The melting of the Arctic exposes a mountain that did not exist on the maps

A. Herranz



One of the most obvious symptoms that climate change is a reality is the melting of the polar ice caps. Something that has been revealed again after some Spanish explorers discovered a mountain in Greenland that, until now, had not been recorded on any map.

The members of the ‘SOS Artic 2022’ expedition left in April to verify, through microorganisms, the consequences of climate change and its effects. To carry out this research, its promoters designed a sustainable expedition in which they would take advantage of the ‘Wind Sled’ developed and built by the explorer Ramón Larramendi, who devised this transport system after having studied the Inuit.

In addition to other scientific conclusions, on their return to Spain, the explorers have announced that they have discovered a mountain, hitherto unknown, never seen, inside the Greenland ice.

More specifically, it is a mountain of rock known as ‘nunatak’ in the Inuit language. It is a rock about 30 meters high, surrounded by a layer of ice and is 2,205 meters above the level of evil.

Another sign of climate change

The explorers assure that this mountain does not appear on any available map of the interior of the arctic island. It has been located 25 kilometers from the land limit of the area, in the middle of the immense interior plain. Something that, again, comes to demonstrate the effects of climate change.

Connoisseur of Greenland, Ramón Larramendi assures that for all the explorers it was a surprise to run into this ‘nunatak’. “We were expecting a plain and there was this rocky peak. Climate change is advancing by leaps and bounds in the Arctic », he assures.

However, the explorer assures that this discovery makes them feel “particularly satisfied” despite the fact that “this means that the Arctic ice is melting much faster than I could have imagined a few years ago and the consequences are serious for the entire world.” planet because it means that the level of the oceans rises.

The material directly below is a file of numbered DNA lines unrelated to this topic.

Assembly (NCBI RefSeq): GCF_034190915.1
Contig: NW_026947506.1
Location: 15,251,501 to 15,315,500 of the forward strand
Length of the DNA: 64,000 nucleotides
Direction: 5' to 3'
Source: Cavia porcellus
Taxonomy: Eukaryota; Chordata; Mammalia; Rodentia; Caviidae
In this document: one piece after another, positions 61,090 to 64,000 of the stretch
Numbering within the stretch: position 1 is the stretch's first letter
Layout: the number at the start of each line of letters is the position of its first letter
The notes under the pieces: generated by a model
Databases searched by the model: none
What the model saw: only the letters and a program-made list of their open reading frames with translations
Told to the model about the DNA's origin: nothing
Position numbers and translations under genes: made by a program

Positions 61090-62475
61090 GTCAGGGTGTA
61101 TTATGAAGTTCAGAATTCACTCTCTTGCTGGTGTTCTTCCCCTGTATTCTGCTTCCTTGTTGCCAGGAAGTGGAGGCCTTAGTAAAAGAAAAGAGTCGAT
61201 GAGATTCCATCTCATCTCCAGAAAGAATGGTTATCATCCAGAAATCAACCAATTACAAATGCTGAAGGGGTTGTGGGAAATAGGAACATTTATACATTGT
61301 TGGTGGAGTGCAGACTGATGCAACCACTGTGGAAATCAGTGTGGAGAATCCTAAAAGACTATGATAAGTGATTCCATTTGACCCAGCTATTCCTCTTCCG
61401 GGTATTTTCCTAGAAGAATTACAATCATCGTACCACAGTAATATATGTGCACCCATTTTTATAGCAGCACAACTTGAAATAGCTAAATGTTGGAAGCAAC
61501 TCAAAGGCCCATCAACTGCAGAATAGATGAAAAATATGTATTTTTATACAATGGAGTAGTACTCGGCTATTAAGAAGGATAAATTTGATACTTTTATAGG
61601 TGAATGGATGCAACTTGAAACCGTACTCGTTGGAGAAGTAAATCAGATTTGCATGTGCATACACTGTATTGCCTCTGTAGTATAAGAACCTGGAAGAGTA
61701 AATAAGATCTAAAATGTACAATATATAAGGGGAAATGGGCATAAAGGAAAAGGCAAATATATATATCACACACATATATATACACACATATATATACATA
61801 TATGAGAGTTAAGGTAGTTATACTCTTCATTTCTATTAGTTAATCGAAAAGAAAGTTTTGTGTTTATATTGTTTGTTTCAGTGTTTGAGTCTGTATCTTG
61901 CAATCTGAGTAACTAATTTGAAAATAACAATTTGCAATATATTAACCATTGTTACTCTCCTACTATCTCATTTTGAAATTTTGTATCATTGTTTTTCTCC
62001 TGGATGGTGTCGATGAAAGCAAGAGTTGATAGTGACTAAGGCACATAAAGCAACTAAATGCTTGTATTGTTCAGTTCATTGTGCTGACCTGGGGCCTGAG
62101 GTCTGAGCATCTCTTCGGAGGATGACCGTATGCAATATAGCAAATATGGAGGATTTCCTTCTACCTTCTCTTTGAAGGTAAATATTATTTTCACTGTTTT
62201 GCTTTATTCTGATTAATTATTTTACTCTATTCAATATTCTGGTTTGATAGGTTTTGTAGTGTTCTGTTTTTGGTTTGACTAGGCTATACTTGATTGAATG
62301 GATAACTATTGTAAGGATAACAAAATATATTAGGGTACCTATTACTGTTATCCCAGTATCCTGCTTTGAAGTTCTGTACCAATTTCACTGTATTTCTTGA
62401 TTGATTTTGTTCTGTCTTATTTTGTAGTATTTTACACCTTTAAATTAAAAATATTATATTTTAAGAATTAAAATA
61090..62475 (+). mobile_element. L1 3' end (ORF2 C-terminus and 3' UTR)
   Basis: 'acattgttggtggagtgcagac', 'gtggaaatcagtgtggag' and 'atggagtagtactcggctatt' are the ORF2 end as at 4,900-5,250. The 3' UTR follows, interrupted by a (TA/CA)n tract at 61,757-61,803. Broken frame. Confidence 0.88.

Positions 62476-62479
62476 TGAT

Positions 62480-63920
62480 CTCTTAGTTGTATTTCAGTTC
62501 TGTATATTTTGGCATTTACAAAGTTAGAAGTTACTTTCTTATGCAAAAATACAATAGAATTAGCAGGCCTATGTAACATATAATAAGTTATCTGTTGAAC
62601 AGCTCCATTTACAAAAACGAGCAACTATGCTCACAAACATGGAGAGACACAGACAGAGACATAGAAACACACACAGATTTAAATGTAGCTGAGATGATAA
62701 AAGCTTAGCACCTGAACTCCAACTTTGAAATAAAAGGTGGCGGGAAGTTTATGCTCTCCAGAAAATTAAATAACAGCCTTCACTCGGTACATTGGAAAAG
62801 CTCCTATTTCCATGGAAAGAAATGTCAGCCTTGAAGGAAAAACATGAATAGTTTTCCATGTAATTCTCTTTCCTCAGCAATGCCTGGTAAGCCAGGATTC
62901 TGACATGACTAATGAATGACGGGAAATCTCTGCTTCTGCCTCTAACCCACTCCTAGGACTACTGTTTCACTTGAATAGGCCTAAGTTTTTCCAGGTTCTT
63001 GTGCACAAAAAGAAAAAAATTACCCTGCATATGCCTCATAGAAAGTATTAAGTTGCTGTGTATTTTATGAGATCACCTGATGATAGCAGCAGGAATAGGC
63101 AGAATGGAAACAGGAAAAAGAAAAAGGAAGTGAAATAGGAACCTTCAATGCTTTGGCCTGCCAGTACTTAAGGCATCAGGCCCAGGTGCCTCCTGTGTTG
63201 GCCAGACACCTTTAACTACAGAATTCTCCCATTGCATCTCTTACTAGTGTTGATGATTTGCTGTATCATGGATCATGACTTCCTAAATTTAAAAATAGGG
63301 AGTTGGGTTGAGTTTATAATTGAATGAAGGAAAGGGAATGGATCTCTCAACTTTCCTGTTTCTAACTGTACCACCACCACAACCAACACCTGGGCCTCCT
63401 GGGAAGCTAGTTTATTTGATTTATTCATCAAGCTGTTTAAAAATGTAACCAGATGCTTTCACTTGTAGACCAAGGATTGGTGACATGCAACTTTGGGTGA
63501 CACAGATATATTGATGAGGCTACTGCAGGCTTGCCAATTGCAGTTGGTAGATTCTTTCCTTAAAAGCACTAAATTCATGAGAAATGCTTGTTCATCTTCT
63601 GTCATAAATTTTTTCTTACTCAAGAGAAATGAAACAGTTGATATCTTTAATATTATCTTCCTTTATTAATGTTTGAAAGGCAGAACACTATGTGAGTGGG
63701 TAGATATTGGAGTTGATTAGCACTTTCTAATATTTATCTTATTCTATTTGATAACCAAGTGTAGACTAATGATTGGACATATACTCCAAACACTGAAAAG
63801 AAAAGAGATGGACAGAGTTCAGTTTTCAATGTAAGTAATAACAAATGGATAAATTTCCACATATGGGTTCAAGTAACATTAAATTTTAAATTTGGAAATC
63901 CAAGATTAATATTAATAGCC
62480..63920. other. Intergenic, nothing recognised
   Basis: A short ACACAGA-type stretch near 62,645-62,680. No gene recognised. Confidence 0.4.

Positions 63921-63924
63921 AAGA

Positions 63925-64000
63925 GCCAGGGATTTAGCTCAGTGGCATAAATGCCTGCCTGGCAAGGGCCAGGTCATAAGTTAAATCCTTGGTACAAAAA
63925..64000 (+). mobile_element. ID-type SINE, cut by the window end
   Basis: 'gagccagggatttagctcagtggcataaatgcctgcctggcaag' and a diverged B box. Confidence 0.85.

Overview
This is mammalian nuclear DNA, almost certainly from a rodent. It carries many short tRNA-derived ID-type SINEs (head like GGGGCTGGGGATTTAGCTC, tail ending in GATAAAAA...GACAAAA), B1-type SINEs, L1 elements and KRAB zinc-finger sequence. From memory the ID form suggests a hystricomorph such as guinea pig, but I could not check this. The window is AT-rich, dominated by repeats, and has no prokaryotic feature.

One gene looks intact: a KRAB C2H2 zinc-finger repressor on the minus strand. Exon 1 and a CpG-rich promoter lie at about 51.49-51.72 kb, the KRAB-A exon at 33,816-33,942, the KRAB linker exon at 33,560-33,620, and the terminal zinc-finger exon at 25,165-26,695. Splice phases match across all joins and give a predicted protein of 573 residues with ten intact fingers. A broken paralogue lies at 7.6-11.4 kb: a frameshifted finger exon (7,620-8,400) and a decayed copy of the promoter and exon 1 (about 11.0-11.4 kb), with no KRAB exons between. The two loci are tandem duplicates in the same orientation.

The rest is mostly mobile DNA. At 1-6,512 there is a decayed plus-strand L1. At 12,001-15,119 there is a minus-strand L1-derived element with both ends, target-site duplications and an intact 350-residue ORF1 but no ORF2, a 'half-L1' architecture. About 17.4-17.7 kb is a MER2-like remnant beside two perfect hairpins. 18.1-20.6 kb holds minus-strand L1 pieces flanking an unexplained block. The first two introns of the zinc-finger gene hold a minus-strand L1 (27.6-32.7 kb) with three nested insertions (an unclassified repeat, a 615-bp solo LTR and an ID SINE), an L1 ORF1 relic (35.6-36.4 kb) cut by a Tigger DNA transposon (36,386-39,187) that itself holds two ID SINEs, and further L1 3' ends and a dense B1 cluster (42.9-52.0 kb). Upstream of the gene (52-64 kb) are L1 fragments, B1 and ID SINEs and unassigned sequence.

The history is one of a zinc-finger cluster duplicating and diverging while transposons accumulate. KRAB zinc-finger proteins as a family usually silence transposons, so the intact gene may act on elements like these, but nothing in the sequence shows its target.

After two years in which, due to the pandemic, his invention of the Wind Sled has been paralyzed, this explorer also assures that it has once again been shown to be a great alternative, efficient, sustainable and economical, to move around inside the polar territories.

The members of the SOSArtic expedition.

This expedition began to navigate on the frozen surface of Greenland on May 17 and ended on the ice on Saturday June 11, traveling a total of 1,016 kilometers. The members were, of the five weeks of expedition, 16 days in movement in this system, which reaches a speed of 40 kilometers per hour in some sections, with days in which they traveled up to 200 kilometers.

For this expedition, the Wind Sled was made up of four modules (locomotive, two cargo modules and one for habitation), totaling 14 meters long by 3.5 meters long. Moving only with the wind that blows in Greenland, this transport system is capable of moving about 2,000 kilos, between people and material.

Although it is specially designed to move in arctic areas, the expedition recognizes that, due to the storms with gusts of wind of more than 100 kilometers per hour that they experienced, the sled was about to be buried. In fact, these inclement weather delayed the departure of the expedition. Once under way, the expeditionaries have advanced during a large part of the days taking turns piloting at night to better take advantage of the wind, which has not always been in favor.

The Wind Sled, a vehicle inspired by the Inuit.
The Wind Sled, a vehicle inspired by the Inuit. – SOSARTIC

During the expedition, samples were collected from the interior of the ice for the Astrobiology Center of the National Institute of Aeronautical Technology (INTA-CSIC), where a space research instrument, SOLID, is being developed to detect life on other planets in the Solar System , like Mars or the icy moons of Jupiter and Saturn. To this end, perforations have been made in the ice several meters deep to extract samples with particles that will be brought frozen to the CAB laboratories.

Likewise, air samples have been collected for the project of the MicroAirPolar group of the Autonomous University of Madrid, whose objective is to develop a map of the microbial populations at the poles, to find out how they are distributed, what resilience they have to climate change and how that it can affect the rest of the communities with which they interact. For this, an active air sample collector has been designed along the route.

These investigations are led by Lucía Hortal. Also participating in the expedition were Begoña Hernández (environmentalist), Carlos Pitarch (mountaineer and responsible for the project’s graphic and audiovisual material), Marcus Tobía (mountaineer) and Juan Manuel Sotillos (mountaineer and journalist).

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